Future = Developer

Discussion in 'Public Game Developers Forum' started by ZeroAT, Oct 28, 2010.

  1. ZeroAT

    ZeroAT Well-Known Member

    Apr 5, 2010
    I am currently in 10th grade in high school and I was hoping to go into the field of computer engineering in my future but I am finding that game development could be funnier and more exciting. What type of programming languages etc would I have to know to program for example a iphone game app?

    Thanks for posting :eek:
  2. pchukwura

    pchukwura Well-Known Member

    Sep 15, 2010
    Co-Founder/Software Engineer
    Hello, and welcome!

    To develop a game for the iPhone, there are a few directions you can take. First, I would learn Objective-C, which is the language you would use to develop pretty much everything on the iOS devices.

    Once you have a grasp of Objective-C you can then decide how you want to go about making your game. If it's very simple (like maybe tic-tac-toe), you could use Core Animation Framework, for more control but sticking to still a 2D environment, Quartz Framework would be one step up (or down, as it's lower level), and if you plan on doing 3D games (or even 2D if you wanted), Open GL ES is where you want to go. There are also 3rd party frameworks such as Cocos2d(http://cocos2d.org/) that make developing 2D games a little easier by allowing the developer to stick to ObjectiveC, while it utilizes OpenGL ES in the background among other things (such as physics engines etc).

    A different route altogether (which is what I'm doing) would be to develop the game in C++ (except for the device specific things like detecting touch), and using Open GL ES. The reason I'm going this route is for two reasons, first I do plan to port my game to other platforms such as Android, and writing it in C++ would make it that much easier to port. And #2, I like knowing how things work, which is why i'm using OpenGL ES.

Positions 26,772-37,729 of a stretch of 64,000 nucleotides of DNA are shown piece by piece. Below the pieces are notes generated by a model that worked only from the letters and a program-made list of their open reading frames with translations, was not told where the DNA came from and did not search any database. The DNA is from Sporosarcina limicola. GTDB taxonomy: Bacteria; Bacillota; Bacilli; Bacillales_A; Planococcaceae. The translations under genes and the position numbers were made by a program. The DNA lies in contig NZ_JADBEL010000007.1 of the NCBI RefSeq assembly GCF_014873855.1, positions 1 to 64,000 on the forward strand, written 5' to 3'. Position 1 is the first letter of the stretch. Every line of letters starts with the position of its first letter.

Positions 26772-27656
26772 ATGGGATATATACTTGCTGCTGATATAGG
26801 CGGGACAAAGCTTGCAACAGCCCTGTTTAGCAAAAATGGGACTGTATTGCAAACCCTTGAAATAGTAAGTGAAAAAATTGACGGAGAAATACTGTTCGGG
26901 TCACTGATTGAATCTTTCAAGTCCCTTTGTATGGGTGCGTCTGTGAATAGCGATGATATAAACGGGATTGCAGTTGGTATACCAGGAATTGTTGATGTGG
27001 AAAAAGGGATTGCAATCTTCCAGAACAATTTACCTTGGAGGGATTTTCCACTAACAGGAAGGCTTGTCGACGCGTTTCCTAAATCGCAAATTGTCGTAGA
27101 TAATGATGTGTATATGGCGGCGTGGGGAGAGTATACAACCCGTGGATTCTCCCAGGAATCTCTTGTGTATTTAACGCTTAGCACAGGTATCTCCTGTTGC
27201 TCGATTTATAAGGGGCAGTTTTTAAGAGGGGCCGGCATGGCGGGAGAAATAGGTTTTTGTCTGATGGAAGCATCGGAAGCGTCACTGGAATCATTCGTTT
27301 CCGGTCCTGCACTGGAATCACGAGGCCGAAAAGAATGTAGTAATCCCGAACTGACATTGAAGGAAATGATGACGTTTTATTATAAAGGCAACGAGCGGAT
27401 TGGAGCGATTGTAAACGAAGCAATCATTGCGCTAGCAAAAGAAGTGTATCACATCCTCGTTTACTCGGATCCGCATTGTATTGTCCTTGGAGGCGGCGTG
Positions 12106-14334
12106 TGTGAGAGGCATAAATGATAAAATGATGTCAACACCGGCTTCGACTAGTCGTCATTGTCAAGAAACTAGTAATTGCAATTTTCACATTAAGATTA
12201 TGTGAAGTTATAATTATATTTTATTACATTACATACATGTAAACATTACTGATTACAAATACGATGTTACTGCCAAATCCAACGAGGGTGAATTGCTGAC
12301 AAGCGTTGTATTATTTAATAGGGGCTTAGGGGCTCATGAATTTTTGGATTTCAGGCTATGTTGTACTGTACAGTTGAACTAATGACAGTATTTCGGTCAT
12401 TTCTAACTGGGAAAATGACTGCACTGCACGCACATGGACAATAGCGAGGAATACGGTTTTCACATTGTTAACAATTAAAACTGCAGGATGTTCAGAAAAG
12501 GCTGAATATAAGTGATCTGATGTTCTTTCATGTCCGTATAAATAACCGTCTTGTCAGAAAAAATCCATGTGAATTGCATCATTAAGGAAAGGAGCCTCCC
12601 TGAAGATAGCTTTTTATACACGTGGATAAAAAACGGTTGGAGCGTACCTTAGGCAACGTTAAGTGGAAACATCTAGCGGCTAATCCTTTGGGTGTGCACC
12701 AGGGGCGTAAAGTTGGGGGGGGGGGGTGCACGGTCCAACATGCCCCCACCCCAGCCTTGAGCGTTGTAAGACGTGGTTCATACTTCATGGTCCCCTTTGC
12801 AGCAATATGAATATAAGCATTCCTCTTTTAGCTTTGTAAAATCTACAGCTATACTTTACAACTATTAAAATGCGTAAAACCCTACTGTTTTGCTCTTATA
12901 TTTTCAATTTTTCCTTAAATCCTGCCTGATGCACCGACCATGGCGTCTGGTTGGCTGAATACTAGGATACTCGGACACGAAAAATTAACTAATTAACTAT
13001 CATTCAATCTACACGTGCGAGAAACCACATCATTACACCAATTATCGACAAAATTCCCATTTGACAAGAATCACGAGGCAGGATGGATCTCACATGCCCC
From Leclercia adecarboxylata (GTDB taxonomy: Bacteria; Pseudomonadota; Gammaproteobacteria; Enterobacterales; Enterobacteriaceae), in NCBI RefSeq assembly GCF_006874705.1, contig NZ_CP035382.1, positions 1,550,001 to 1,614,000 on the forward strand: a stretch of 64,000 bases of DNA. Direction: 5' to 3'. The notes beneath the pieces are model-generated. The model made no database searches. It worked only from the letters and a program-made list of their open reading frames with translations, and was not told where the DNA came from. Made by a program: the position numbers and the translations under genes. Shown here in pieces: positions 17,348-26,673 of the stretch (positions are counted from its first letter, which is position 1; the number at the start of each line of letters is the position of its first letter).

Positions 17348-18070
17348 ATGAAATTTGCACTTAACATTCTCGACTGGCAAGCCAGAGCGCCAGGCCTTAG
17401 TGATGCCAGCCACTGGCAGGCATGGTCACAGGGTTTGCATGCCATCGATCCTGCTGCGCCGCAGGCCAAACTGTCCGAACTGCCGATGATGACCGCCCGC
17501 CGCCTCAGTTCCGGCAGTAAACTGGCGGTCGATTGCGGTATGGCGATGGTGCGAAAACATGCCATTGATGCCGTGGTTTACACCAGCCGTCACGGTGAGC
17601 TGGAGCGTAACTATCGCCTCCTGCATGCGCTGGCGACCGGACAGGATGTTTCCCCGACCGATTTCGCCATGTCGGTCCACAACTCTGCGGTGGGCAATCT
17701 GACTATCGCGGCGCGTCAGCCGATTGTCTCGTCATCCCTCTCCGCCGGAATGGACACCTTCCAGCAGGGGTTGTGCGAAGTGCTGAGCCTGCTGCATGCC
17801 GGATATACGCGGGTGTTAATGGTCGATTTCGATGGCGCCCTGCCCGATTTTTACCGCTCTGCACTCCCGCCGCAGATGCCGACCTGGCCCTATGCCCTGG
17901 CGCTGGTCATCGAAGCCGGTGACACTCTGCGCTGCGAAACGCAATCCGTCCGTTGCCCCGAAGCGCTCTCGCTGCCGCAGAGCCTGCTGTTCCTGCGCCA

And another option, (which is probably the fastest option) is to use software such as Unity3D (http://unity3d.com/) , which is an entire environment that lets you for the most part create your games from a visual standpoint, and use JavaScript (among other languages) to do the work. I believe there is a free license, but other than that, it costs about $2,000 to purchase a license for that suite. One benefit of this is also the ability to export your game to multiple platforms (PS3, Xbox, Android, iPhone, Wii, etc) without additional coding. Of course you need a license for each platform you want to export to, which can really add up. This is not my favorite option, as I'm not a fan of not knowing what's going on underneath the hood, and I don't like the idea of being dependent on a specific piece of software to create a game. That thought process may be the more difficult way, but thats what I prefer.

    Although game development may seem sexy on the outside when it comes to thinking of an idea, and the final product and such, it can have its challenges and mundane streaks like any other development, Just keep that in mind.

    I hope this helps!!

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